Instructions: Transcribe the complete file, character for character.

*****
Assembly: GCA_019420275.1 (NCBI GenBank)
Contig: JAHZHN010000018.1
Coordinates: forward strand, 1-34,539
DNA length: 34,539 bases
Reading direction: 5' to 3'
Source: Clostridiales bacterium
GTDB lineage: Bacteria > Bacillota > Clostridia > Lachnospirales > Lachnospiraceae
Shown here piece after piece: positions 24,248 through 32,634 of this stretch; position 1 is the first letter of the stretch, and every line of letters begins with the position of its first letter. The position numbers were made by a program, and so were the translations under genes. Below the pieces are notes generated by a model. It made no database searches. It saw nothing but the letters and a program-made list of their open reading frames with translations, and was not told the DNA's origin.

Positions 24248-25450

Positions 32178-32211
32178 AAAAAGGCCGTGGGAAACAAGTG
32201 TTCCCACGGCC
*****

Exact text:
Assembly: GCA_019420275.1 (NCBI GenBank)
Contig: JAHZHN010000018.1
Coordinates: forward strand, 1-34,539
DNA length: 34,539 bases
Reading direction: 5' to 3'
Source: Clostridiales bacterium
GTDB lineage: Bacteria > Bacillota > Clostridia > Lachnospirales > Lachnospiraceae
Shown here piece after piece: positions 24,248 through 32,634 of this stretch; position 1 is the first letter of the stretch, and every line of letters begins with the position of its first letter. The position numbers were made by a program, and so were the translations under genes. Below the pieces are notes generated by a model. It made no database searches. It saw nothing but the letters and a program-made list of their open reading frames with translations, and was not told the DNA's origin.

Positions 24248-25450

Positions 32178-32211
32178 AAAAAGGCCGTGGGAAACAAGTG
32201 TTCCCACGGCC